The family of Deven Guilford, an unarmed Michigan teen who was shot seven times by an Eaton County sheriff’s sergeant and left dead in a roadside snowbank, filed a wrongful death lawsuit this week.
The family alleges that Sgt. Jonathan Frost used excessive force and unconstitutionally violated Deven’s privacy during the February 28 traffic stop.
Deven was pulled over after flashing his high beams at the sergeant’s patrol SUV, and both body cam footage and Deven’s cell phone recording of the encounter shows the teen arguing with the sergeant, explaining that he was simply trying to notify the driver that his own brights were on.
Warning: This video includes disturbing content.
In the video, Deven refuses to give the sergeant his ID and attempts to make a call before Frost pulls him from the car. The sergeant then orders Deven to lay on the ground, kicks the cell phone out of the teen’s hand, and uses his stun gun in an attempt to arrest him. A struggle ensues and the video goes dark. Moments later, several gunshots ring out and Deven is heard screaming.
“The Ford Explorer had ‘improperly bright or misaimed headlights’ and Frost had stopped two other drivers for flashing their lights at him that night,” the New York Daily News reported.
Frost claims that the teen attacked him, prompting him to use lethal force, but it is unclear what happened based on the video. He shot Guilford seven times in self-defense, according to the Eaton County Sheriff’s Office. Eaton County Prosecuting Attorney Douglas Lloyd agreed that the use of force was justified.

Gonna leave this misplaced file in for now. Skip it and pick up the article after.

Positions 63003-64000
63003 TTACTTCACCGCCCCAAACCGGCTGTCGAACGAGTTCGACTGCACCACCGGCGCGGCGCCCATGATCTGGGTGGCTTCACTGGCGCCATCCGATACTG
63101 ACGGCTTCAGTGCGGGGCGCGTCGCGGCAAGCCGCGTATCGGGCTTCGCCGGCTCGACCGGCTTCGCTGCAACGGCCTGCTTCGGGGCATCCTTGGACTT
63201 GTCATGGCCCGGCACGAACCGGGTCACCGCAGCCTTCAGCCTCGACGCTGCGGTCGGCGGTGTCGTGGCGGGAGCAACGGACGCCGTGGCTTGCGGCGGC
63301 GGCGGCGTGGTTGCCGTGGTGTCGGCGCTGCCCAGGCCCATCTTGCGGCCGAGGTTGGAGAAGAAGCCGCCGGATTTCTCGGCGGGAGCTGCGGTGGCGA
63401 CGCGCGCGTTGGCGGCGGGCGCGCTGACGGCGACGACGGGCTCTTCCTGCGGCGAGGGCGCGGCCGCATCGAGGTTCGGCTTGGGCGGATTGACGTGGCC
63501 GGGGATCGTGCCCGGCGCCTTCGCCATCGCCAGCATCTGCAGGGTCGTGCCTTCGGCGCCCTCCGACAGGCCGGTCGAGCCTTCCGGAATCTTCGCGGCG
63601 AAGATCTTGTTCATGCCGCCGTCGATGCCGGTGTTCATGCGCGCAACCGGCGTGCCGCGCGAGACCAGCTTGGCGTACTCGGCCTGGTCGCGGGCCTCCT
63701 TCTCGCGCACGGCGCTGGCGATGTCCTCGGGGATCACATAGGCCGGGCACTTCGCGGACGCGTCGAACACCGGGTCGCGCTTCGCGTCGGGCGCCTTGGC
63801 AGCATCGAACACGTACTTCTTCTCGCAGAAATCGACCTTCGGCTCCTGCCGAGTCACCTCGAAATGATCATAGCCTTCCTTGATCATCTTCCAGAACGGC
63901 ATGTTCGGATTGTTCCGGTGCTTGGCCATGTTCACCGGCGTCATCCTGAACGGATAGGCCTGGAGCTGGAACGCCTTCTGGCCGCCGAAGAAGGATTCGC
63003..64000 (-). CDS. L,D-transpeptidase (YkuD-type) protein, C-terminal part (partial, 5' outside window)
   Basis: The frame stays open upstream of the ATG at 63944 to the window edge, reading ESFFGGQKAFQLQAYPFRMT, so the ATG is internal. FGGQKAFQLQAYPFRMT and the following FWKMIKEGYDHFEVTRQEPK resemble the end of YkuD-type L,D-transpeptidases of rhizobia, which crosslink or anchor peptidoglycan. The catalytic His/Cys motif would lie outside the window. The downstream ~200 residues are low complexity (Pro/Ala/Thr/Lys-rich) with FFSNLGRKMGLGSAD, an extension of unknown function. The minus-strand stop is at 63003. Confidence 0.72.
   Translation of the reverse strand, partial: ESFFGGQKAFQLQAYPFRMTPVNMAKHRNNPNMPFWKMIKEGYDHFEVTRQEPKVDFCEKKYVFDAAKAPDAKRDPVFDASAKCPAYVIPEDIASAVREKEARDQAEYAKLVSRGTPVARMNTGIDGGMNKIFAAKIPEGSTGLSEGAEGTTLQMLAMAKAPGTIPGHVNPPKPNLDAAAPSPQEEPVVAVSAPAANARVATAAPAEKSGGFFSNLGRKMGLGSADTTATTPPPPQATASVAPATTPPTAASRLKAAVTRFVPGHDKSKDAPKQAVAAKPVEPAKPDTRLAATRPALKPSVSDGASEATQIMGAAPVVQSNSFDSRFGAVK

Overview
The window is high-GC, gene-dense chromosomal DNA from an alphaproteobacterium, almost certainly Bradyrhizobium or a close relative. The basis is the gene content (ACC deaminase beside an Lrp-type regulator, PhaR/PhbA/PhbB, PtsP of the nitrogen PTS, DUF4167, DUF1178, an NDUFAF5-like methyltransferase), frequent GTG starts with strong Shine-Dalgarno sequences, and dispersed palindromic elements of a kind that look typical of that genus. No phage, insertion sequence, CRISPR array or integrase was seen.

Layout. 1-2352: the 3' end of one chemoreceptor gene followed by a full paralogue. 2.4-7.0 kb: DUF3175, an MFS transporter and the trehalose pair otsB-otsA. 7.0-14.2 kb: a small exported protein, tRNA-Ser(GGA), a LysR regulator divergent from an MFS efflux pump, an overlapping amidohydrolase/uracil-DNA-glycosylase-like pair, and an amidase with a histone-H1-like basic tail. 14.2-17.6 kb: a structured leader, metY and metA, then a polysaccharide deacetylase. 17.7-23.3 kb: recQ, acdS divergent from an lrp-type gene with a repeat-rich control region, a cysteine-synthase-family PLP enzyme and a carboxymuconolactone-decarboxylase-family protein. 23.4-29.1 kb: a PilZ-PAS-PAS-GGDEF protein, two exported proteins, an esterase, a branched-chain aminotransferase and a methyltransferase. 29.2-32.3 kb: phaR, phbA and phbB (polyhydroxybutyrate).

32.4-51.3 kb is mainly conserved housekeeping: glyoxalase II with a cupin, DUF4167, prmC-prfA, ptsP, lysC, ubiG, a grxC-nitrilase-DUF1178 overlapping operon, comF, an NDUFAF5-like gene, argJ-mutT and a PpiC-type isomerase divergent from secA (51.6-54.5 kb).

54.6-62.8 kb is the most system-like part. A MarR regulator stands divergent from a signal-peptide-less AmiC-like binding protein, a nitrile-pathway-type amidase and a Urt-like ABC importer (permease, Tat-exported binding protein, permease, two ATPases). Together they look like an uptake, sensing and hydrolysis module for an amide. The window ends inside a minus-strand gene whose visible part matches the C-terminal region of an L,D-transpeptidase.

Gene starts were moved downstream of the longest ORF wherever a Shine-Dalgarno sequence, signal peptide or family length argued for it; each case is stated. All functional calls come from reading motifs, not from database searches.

“After considering all of the evidence from this case as applied to current Michigan criminal laws, I have determined that charges will not be issued against Eaton County Sheriffs Sgt. Jonathan Frost in the shooting death of Deven Lee Guilford for the reason that the evidence supports that Sgt. Frost used his firearm within the limits of Michigan’s self-defense law,” Lloyd wrote in a statement.
But the teen’s family doesn’t accept the official account of the shooting, finding it difficult to believe that the 17-year-old, who they say had never been in a fight, would violently attack a law enforcement official.
“Deven’s tragic and totally unnecessary death represents a disturbing trend of demanding 100 percent compliance with police authority, coupled with zero tolerance of risk of harm to police officers,” the family’s lawyer, Cynthia Heenan, said in a statement. “Whatever happened to protect and serve?”
Before being pulled over on February 28, Guilford was on his way to his girlfriend’s house after playing basketball at a nearby church, according to police.
Eaton County Sheriff Tom Reich issued a statement on the fatal shooting on Friday, writing that the “incident is a tragedy for everyone involved, certainly for the Guilford family, but also for Jon Frost and all the men and women of the Eaton County Sheriff’s Office and the entire Eaton County community.”
“One of my top priorities as Eaton County Sheriff is to always evaluate and improve the services that my office delivers to the public. As a result of this incident, we have reviewed the training provided officers in the use of the Taser, given increased emphasis to defensive tactics training, reviewed and continued training regarding the positioning of vehicles during high risk traffic stops, and reviewed and continued to emphasize training concerning officer communications with the citizens they encounter to increase the instances of voluntary cooperation following a decision to make an arrest.”